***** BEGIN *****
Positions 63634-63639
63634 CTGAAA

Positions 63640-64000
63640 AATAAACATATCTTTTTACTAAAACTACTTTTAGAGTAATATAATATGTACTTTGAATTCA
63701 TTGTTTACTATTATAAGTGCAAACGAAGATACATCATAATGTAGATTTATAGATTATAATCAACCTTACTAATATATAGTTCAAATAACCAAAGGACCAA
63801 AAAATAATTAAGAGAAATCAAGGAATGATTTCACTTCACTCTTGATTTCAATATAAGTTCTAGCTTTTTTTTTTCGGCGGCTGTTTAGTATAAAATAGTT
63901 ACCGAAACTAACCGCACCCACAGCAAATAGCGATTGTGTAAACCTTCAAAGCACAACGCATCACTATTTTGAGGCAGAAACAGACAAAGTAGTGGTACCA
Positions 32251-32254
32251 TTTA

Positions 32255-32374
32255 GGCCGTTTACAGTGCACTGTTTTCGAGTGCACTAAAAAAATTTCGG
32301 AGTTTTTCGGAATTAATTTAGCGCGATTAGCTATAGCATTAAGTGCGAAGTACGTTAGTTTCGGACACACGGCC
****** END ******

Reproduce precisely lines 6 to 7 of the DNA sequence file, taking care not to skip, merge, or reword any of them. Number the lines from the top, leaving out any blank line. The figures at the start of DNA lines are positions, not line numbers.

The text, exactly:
63801 AAAATAATTAAGAGAAATCAAGGAATGATTTCACTTCACTCTTGATTTCAATATAAGTTCTAGCTTTTTTTTTTCGGCGGCTGTTTAGTATAAAATAGTT
63901 ACCGAAACTAACCGCACCCACAGCAAATAGCGATTGTGTAAACCTTCAAAGCACAACGCATCACTATTTTGAGGCAGAAACAGACAAAGTAGTGGTACCA